mutt walkies

Walkie is too long to put in a measly 10 photos!

Marty, standing on building materials in the shed/hangar project!

Ochotillos in lovely leaf in my driveway turnaound.  They grow leaves like this when there is moisture, like the recent rains.  When it dries out, they drop the leaves and look pretty dead.  Not really, just water smart. 

A creosote bush by my drive, it, like the ochotillo takes advantage of available moisture.  Instead of losing and regrowing leaves, the creosote takes another shot a blooming! 

All three mutts ready to go! 

Kobe, taking advantage of a short break. TO SIT AND WAIT.

Another ochotillo on one of my hillsides. 

The vista from my property, looking west to the hills about 1 ½ miles away (about 2.42 Km).

Some ripe tunas on a paddle cactus. (Yes, that is the name of this sort of cactus fruit.)  They are very sweet and tasty but care is needed in harvest and handling due to many tiny hair fine spines..They make fantastic jelly. 

More tunas! 

Gus, pulling his famous, look really cute and then look away, the instant that the shutter clicks! 

Bunch of little white flowers!  They are all over the place. 

The same little white flowers, up close. 

Lovely blue and yellow flowers. 

This is a bloom of an inedible squash found in the area. 

The same bloom but more in context. 


A gorgeous green beetle. 

Here it is, climbing about on a small plant. 

Went out of my way to fund this Devil’s Claw.  I is so called due to its marginally edible fruit which becomes a seed pod.  As the pod dries, it splits and has two long looped “horns” that catch the feet of larger animals, including man.  That spreads the seeds far and wide. 

Junction of Ruiz Ave. and Karina St.  I used to drive around this corner.  Not any more.  Gee, I wonder WHY? 

More of these blue and yellow blossoms.



~~ ~~ ~~ ~~


These guys have been popping up all over, since the recent rains!

Kobe, ears swept back for speed, even if all that he does is walk, these days.

Gus is ready to go!

Marty, trying to decide whether walkie or shade at home is better!

A ripe tuna, ready to be picked and eaten!  Careful about the fine thorns on the outside of them, though.  I like to put them on a fork and singe the small spines off, then open them with a knife and scoop out the goodie inside with a spoon!

The beautiful feathery fronds of a Mesquite, hiding some of the desert’s toughest thorns!  These suckers will go right through sidewalls or steel belts on tires.

The macro lens makes these look larger than they are.  Maybe ¼ inch (about 6-7 mm) across.

Same story for these little yellow guys!

A nice batch of tasty tunas! (Yes, that is really what these cactus fruits are called.)

A creosote bush.  It has seed pods (the little round fuzzy things) from blooming after the previous rains.  The flowers are from recent rains.

More of these little blue guys with the yellow face tentacles.

Yellow squash blossom with a bee.

Another squash blossom.  These  squash are small, hard and inedible.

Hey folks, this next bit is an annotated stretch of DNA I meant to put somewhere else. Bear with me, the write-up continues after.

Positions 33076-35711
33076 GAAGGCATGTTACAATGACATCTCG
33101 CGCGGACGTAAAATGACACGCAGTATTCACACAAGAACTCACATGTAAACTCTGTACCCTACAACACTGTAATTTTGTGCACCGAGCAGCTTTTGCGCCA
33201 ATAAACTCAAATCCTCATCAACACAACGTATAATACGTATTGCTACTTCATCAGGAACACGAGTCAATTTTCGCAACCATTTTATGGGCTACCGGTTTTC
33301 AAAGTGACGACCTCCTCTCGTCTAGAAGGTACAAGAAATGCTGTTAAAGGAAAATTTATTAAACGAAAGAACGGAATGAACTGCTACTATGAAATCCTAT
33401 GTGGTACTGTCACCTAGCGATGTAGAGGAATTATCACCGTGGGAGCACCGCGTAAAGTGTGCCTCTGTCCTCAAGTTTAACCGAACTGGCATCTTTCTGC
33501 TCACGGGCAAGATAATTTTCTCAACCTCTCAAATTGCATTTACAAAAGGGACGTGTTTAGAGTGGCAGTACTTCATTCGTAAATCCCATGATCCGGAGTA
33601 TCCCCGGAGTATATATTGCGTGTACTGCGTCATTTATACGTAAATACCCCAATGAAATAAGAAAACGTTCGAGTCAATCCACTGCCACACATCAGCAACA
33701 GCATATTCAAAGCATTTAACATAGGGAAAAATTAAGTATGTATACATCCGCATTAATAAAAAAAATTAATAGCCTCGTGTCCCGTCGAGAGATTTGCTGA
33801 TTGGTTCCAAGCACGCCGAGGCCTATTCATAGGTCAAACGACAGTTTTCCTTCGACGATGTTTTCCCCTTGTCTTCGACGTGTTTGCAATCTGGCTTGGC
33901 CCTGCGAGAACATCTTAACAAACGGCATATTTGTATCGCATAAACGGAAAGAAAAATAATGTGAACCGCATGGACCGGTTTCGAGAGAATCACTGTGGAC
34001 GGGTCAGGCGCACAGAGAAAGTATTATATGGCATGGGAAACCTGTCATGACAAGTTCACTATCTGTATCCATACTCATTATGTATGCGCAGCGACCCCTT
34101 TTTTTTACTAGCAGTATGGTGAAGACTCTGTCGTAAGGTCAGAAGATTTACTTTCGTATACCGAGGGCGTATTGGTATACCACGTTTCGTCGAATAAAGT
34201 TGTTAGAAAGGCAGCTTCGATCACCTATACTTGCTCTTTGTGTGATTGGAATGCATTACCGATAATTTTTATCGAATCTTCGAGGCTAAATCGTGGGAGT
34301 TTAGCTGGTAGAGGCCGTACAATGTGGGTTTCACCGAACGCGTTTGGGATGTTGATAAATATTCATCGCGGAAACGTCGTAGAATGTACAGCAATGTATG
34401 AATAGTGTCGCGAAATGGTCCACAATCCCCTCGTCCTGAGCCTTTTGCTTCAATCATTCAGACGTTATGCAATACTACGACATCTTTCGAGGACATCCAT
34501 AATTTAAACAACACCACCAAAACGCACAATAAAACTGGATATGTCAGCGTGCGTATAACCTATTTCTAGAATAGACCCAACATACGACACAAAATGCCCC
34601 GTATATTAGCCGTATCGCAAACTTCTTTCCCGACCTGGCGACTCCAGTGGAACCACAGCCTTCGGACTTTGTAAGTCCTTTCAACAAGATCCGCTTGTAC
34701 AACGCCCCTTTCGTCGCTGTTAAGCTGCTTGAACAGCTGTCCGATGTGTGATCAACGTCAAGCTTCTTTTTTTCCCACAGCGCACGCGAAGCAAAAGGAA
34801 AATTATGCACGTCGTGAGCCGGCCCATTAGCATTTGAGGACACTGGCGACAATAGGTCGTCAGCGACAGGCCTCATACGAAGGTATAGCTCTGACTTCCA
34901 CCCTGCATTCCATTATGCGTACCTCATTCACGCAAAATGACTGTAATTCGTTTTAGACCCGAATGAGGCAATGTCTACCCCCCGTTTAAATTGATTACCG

The washed out corner of Ruiz (my street, actually an Ave.) and Karina St., which is a main drag out here.  This happens a lot when your idea of making a road is to scrape the brush off the way and leave the dirt to drive on.

A whole carpet of those tiny yellow daisies.

That is about it for this WALKIE!  Hope that you enjoyed it as much as I did!

~~ ~~ ~~ ~~



1 . I was going to get those fluffy green plants.  Kobe rushed in and photobombed the shot.

2 . The fluffy green plants.  There is a little of Kobe in this one too.

3 . This road is a TENSY BIT washed out.  From the level of the edge at the back of the hole, to the bottom is about 4 feet (1.2 meters).

4 . Another ITSY BITSY pothole!  It is roughly 2.5 feet deep (.about .75 meters).

5 . Both Marty and Gus are lurking in the shadows of this brush.  Almost as good as “Where’s Waldo?”

6 . Chilicothe bushes.  These get biggish seed pods that dry out and make like rattles.

7 . Close up of a Chilicothe pod.  Like so many desert plants, SPIKES all over!

8 . Here is the one that I have jokingly called the “Christmas Cactus.”  The red fruits are actually edible.  Small but edible.  The thorns defending them are long and sharp!

~~ ~~ ~~ ~~

One Walkie with Mutts and flowers!

Marty with Kobe photobombing.

Kobe with Marty photobombing!  I wish that I knew what they were looking at so hard to avoid looking at the camera.

Here are the first flowers.  Not even out of the yard yet!

Gus.  He looks so pleased to be going on walke!

There are quite a few of these little guy around.  It is ALMOST ¼ inch across (about 6 mm).  It rained last night.  Can you tell by looking at the soil?

Here is a whole branch/runner of them.

A cluster of little white daisies.  There are all over, too.

Kobe found a spot to lay down while I shot flowers.

Gus, checking back from “helping rabbits get exercise!”

These big locusts are starting to come out in force.

Same locust in a side view.  He is about 1.5 inches long (about 3.8 cm).

More little yellow flowers.  Whatever they are,they are not daisies.

These are daisies.

A big cluster of these blue ones with yellow stamens.

Speaking of BLUE ones, catch these!  I have never seen this kind before the other day when I did not have my camera along!  I was lucky to find them again!

Here is another.

This cute little cup is only about 1/8th inch across (about 3mm).

These bugs are all over the place.  They must taste awful.  They are big, easy to see and slow!  I can’t account for their survival any other way!

This is called a ‘Devil’s Claw.”  This plant is about three feet end to end (about a meter).  They produce big seed pods with long hooks that dry out and fall from the plant.  They catch a ride on the ankles of passing animals and scatter the seeds that way.

That is about it for this walkie.  I Hope that you enjoyed! 

~~ ~~ ~~ ~~